Sometimes clothing items are put back in the wrong places in charity shops, which means it’s always worth checking out every rail in the shop to ensure you are getting the best finds. Fabulous items can often be found on the ends of rails close to the changing rooms where customers have hurriedly hung things after trying them on. I’ve also seen everything from men’s clothes in the ladies section, ladies clothes in the kids section to silk designer camisole tops in the pyjama section. If you are looking for clothes for yourself, looking through all of the sizes on display is also a good idea as store assistants will sometimes put vintage items under modern-day size categories. For example, if a vintage dress is labelled as a size 16, the measurements will probably come up as more of a modern day 12-14, so you could easily miss out on something beautiful!
It’s often easy to overlook imperfections in clothing if you have been drawn in by the brand or the style of a piece. Snags, tears and holes in the fabric are big things to look out for as these may not be immediately obvious and can be the be all and end all if the fabric is delicate. If you are buying things like suiting or coats, be sure to check whether the lining is still intact, lining can often tear down the back seams or at the underarms which can instantly make a piece look worse for wear. Broken or stiff zips, stains, lost buttons, and alterations are all other things to check over an item for– trousers, skirts and dresses can often be taken up at the hem and this can affect the resale value of these items
If you are buying clothing for yourself and you’re handy with a needle and thread, take into consideration that you could repair an item yourself if there is an imperfection. Small tears in fabrics such as cotton, linen and denim can easily be repaired with a few quick stitches and means that you don’t have to leave that item you fall in love with on the rail. If you are a reseller, you could also overlook imperfections such as bobbling on fabrics. Bobbling can be easily repaired using a razor to shave off the bobbles or using a bobble remover to get the item looking good as new- this will particularly work well on knitwear. Shoes are also really easy to clean up for reselling, usually charity shops won’t bother to buff out any marks- you can do this yourself with a bit of polish and turn a great profit. One thing that is worth leaving on a rail is anything stained– it’s risky to buy anything with a stain with the hope that you will be able to get it out at home. Sometimes it will work, but sometimes it won’t- best to leave it on the rail to avoid disappointment.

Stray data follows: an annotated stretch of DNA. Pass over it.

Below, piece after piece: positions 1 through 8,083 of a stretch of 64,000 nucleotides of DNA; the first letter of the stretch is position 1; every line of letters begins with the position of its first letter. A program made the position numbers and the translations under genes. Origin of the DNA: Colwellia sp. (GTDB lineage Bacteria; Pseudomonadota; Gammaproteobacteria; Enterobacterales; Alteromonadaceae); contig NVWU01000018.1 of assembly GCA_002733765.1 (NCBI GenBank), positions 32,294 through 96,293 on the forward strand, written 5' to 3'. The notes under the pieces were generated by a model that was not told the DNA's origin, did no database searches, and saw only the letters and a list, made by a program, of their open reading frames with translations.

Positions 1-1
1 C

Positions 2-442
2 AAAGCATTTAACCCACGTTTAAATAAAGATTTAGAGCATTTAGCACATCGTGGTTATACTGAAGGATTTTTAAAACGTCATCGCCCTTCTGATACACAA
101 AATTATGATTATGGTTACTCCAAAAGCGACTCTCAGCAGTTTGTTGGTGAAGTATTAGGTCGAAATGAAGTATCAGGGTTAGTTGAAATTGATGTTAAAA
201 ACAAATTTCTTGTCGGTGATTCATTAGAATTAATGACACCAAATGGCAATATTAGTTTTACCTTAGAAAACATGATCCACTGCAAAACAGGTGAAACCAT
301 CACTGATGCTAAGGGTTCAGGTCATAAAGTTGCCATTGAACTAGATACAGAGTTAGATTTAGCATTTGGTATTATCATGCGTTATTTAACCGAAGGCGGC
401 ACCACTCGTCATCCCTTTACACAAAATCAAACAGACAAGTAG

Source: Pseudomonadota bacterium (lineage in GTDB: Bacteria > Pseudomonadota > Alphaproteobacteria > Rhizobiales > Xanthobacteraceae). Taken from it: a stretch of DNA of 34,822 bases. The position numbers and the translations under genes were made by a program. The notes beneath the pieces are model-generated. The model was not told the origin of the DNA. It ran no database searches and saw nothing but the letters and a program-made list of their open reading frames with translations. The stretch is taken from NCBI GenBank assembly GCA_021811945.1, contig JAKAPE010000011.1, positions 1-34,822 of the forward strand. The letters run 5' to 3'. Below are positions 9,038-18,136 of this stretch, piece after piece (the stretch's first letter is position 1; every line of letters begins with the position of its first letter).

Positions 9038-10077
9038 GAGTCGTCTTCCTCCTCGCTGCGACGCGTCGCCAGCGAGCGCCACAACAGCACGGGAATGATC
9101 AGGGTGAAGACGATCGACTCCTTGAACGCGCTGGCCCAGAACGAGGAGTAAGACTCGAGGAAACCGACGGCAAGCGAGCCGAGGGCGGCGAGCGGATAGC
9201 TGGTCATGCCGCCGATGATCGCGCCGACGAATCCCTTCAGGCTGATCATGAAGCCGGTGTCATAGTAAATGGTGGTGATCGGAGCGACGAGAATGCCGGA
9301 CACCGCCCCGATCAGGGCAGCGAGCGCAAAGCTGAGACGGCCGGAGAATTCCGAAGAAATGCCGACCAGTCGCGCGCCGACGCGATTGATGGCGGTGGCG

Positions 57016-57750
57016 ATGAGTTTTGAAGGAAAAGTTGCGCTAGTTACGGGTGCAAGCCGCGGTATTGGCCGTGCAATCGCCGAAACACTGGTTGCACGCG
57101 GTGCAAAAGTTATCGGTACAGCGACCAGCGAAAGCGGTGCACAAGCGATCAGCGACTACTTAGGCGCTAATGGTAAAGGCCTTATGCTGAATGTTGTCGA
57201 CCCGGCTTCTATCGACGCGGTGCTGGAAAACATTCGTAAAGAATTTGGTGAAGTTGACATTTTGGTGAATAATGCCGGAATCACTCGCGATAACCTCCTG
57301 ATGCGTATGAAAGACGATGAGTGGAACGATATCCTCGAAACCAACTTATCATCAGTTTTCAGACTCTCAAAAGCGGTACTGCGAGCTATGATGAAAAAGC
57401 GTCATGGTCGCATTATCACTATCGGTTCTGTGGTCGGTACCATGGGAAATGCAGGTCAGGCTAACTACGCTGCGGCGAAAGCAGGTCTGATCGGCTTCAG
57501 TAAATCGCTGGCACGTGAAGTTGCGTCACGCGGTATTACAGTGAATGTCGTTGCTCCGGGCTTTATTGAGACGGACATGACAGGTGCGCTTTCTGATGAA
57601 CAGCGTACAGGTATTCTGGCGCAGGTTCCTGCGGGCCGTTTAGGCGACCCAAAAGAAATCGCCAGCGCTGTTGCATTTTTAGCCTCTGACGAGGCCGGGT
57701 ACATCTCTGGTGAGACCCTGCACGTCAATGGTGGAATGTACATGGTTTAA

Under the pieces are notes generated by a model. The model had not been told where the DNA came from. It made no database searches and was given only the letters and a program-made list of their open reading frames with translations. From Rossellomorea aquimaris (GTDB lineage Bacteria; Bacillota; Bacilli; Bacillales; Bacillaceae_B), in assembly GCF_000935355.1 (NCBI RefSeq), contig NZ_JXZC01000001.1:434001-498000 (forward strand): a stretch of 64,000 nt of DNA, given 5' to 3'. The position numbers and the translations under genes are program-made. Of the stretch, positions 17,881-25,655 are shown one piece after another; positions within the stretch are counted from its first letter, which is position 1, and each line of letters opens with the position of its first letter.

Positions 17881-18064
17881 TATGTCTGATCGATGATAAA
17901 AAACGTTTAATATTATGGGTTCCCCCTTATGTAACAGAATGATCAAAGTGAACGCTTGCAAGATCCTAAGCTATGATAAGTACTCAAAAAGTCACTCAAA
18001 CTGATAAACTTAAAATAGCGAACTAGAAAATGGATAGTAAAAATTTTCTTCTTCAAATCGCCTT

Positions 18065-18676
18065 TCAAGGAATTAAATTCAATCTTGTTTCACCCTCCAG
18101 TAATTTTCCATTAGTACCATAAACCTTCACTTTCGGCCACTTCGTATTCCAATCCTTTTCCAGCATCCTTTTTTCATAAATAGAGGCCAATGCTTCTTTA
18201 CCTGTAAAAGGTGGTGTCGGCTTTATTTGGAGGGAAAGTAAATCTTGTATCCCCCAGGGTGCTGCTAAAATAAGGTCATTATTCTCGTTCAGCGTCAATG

If you find a Ted Baker dress for £2, that is amazing, and if you are a reseller, you will be bound to make a large profit. However, don’t always be put off by an increase in price on designer items for reselling. If the style is great, and you know the brand will sell well for you, it is worth paying a little more for something that can still turn a good profit. For example, if you found a Ted Baker dress for £12 and loved the style, you could still probably make at least £20 profit on that item, so it’s worth picking up. If a designer item is in great condition, particularly if brand new with tags, it is definitely worth paying that little bit extra if you feel that the style is right.
Brands such as Reiss and Hobbs have often been worn by icons such as the Duchess of Cambridge- when you spot one of these labels, it’s worth doing a quick google search to see if the piece has been worn by her in the past. If it has been worn by the Duchess, this will increase its resale value immeasurably as these items will likely have sold out extremely quickly in store. There are also many other famous faces such as Holly Willoughby and Meghan Markle– the new Duchess of Sussex, who have a big influence over the public’s fashion choices. Most things worn by either Holly or Meghan will usually sell out that same day, so look out for what they are wearing and whether you can pick up anything similar in the charity shops. Bloggers also have a big influence on what sells out in stores, particularly on high street items. It’s worth following some of these influencers on Instagram to get inspiration for your own sourcing.
To really get the best of what your local charity shops have to offer, it is worth visiting them regularly as new clothes will always be coming into the store. Persistence is key to finding those brands which you could only dream of picking up! Popping into stores regularly will also mean that you will start to get a feel for when new stock is put out in the shops- sometimes this will be every Saturday morning, sometimes it will be every morning, it depends on the store. Once you become a regular in your local shops, sometimes the shop assistant will be happy to let you know whenever they have had some new bits in, or even give you a sneak preview of new stock which is yet to reach the shop floor!